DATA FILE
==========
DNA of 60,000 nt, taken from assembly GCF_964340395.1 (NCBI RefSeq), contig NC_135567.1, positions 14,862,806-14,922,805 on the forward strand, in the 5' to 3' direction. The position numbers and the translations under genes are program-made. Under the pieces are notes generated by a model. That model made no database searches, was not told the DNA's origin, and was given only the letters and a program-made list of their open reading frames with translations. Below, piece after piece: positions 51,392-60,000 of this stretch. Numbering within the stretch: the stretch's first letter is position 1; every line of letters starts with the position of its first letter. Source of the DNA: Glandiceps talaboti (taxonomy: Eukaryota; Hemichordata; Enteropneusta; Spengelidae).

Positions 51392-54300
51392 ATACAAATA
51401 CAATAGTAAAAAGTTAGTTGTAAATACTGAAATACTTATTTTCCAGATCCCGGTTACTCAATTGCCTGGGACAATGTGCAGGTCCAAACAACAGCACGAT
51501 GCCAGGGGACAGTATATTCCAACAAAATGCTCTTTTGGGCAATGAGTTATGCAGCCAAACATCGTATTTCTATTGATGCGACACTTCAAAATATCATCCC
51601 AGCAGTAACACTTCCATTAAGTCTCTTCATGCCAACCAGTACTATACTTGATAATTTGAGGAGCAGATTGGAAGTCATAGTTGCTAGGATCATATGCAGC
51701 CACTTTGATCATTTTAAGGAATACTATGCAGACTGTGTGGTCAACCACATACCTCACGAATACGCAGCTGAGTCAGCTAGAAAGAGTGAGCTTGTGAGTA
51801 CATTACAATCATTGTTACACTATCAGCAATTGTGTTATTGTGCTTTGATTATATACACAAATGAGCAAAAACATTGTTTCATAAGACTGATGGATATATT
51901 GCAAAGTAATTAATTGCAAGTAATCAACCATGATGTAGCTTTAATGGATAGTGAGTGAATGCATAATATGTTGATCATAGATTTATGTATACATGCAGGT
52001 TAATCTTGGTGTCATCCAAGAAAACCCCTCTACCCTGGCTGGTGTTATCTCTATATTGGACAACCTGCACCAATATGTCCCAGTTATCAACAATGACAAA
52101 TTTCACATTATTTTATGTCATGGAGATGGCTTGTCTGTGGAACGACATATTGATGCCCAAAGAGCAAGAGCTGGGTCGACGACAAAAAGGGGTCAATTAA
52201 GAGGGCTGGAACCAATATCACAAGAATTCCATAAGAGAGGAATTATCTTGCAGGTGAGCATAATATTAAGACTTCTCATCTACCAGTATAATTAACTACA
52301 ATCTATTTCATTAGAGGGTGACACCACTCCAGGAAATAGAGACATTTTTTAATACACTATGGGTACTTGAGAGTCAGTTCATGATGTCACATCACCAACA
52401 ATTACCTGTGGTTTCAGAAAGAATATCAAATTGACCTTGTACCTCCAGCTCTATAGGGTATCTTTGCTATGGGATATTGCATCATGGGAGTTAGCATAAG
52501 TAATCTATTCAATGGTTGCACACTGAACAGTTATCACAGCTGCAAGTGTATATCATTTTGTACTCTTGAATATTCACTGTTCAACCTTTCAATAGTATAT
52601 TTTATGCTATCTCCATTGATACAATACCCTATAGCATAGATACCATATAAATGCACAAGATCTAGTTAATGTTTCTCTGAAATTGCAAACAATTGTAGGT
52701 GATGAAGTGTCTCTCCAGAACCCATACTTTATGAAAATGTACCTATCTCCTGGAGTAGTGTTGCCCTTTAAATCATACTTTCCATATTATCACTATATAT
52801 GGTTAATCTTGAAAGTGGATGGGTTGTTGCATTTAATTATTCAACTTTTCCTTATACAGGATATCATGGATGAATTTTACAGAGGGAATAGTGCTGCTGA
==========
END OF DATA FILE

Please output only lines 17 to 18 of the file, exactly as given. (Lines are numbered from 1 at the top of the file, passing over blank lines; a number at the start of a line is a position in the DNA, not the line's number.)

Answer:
52701 GATGAAGTGTCTCTCCAGAACCCATACTTTATGAAAATGTACCTATCTCCTGGAGTAGTGTTGCCCTTTAAATCATACTTTCCATATTATCACTATATAT
52801 GGTTAATCTTGAAAGTGGATGGGTTGTTGCATTTAATTATTCAACTTTTCCTTATACAGGATATCATGGATGAATTTTACAGAGGGAATAGTGCTGCTGA